It should be no more accept­able to encounter an absence of com­pas­sion, kind­ness and respect in the health­care set­ting than it is to buy a new car and dis­cov­er they for­got to include the brakes.  Yet it hap­pens to patients and fam­i­lies every­day around the world, along with the emo­tion­al harm it unleash­es.

(Pub­lished in The Huff­in­g­ton Post, Octo­ber 8, 2015)

  • A daugh­ter, con­cerned about her elder­ly mother’s dete­ri­o­rat­ing con­di­tion, begins to ques­tion the qual­i­ty of her care at a major Toron­to hos­pi­tal. The hos­pi­tal reacts by tak­ing steps to have the daugh­ter removed as her mother’s pow­er of attor­ney and demands imme­di­ate pay­ment of an $18,000 bill. Her moth­er soon pass­es away in the hos­pi­tal from an infec­tion acquired there. The hos­pi­tal refus­es to apol­o­gize for its actions.
  • A dis­traught moth­er los­es a new­born baby to a wrong diag­no­sis. Look­ing for answers, she obtains the baby’s med­ical chart. Instead of find­ing an expla­na­tion for what hap­pened, she sees numer­ous deroga­to­ry com­ments from doc­tors and nurs­es about her own actions, adding to her already unbear­able emo­tion­al pain.
  • Wor­ried that her doc­tor has not cor­rect­ly diag­nosed her con­di­tion, a patient asks ques­tions and tries to give him more infor­ma­tion about her symp­toms. The doc­tor soon begins to bris­tle and tells her she is annoy­ing him. He says she’s accus­ing him of being incom­pe­tent, cut­ting off the con­ver­sa­tion. Feel­ing aban­doned and strug­gling with her ill­ness, she now has to trav­el to a new doc­tor 50 miles from her home for treat­ment.

These inci­dents, among the sev­er­al hun­dred which have come to the atten­tion of The Cen­ter for Patient Pro­tec­tion over the years, reflect the real­i­ty of what too many patients and fam­i­lies around the world expe­ri­ence every day: emo­tion­al harm from their inter­ac­tions with the health­care sys­tem.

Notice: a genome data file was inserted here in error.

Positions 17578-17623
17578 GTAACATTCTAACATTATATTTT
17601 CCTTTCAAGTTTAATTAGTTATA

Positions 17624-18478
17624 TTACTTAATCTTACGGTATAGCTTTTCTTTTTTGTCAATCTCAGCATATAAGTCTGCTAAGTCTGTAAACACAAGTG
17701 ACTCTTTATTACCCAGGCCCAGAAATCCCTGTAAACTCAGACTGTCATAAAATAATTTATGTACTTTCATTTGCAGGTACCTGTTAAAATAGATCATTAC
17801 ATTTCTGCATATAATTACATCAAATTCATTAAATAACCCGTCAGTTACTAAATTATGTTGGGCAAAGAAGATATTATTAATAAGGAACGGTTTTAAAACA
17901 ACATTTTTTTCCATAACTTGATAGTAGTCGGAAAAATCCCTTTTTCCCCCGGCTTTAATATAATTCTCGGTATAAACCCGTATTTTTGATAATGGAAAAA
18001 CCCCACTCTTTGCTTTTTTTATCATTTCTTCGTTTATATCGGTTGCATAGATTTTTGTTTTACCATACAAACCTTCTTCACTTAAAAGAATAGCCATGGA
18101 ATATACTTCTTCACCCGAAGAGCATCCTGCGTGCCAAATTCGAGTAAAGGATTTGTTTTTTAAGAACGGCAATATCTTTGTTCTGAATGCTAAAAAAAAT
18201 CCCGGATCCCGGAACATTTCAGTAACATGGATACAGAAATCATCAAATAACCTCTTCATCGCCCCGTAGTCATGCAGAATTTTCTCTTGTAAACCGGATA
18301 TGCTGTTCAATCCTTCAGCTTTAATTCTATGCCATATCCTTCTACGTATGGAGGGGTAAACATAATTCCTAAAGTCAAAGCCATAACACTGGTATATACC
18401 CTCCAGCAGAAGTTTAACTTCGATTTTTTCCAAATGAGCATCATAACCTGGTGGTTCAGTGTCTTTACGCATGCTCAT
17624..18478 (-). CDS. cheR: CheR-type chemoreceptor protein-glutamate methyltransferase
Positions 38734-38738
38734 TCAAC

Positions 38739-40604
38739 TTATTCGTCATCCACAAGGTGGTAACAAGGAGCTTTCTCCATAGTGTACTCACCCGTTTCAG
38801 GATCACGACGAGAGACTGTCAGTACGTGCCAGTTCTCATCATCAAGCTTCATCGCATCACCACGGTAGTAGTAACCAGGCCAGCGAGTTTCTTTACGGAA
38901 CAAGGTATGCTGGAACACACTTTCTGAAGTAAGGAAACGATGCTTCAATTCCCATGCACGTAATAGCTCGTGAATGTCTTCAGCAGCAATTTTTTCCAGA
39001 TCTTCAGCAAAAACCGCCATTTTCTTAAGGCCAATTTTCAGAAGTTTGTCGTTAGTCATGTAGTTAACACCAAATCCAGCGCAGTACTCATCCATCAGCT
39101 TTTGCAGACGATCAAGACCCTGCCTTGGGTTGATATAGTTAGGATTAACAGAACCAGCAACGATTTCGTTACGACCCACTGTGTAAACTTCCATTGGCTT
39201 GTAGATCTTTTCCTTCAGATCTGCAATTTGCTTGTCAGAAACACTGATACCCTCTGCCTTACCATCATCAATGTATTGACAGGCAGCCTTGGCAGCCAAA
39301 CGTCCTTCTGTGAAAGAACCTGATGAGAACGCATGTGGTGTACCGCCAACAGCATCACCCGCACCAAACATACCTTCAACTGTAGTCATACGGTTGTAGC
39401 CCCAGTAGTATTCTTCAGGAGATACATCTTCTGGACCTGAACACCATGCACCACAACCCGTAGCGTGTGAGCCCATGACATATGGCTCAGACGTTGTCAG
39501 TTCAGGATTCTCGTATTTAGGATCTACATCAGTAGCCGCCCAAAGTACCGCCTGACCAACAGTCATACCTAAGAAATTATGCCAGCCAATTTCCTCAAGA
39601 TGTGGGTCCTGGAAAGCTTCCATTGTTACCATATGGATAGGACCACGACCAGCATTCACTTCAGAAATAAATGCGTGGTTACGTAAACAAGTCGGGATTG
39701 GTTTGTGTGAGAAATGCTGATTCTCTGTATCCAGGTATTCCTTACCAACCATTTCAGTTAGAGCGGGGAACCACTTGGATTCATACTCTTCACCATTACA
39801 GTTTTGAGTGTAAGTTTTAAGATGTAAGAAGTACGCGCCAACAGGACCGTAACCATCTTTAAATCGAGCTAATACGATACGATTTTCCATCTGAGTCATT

At its root is a feel­ing that they were not respect­ed and that they were not lis­tened to when they tried to raise impor­tant con­cerns. Many believe that instead of receiv­ing the com­fort­ing and under­stand­ing hand of com­pas­sion­ate care, they were cast out in the cold, where patients and fam­i­lies often find them­selves after being brand­ed “dif­fi­cult.”

This feel­ing, which I know first-hand, can be among the most stress­ful any fam­i­ly can expe­ri­ence and occurs pre­cise­ly at the time when they are emo­tion­al­ly, and often phys­i­cal­ly, most vul­ner­a­ble.

On a recent week­end, I was asked to help a bereaved daugh­ter who was try­ing to cope with the loss of her father in cir­cum­stances involv­ing a hospital’s actions she can­not accept. When she tried to get a doc­tor to respond to her father’s declin­ing con­di­tion, she was accused of being “dis­rup­tive.” He refused to speak with her any fur­ther. A few days lat­er, her father died. Now, she is racked by emo­tion­al dis­tress for not hav­ing done more to pro­tect him, believ­ing he didn’t need to die if he had been giv­en prop­er care.

The sense of dis­re­spect many encounter in their efforts to pro­tect a hos­pi­tal­ized loved one is often com­pound­ed by the emo­tion­al trau­ma that comes lat­er with a feel­ing of aban­don­ment in a sea of unan­swered ques­tions.

In fact, it’s not uncom­mon for fam­i­lies to be haunt­ed for years by feel­ings of anger, and even guilt, when a loved one has been harmed or lost either to a med­ical error or in cir­cum­stances that can­not be explained. These feel­ings take their toll on the health, rela­tion­ships and finan­cial well-being of fam­i­ly mem­bers.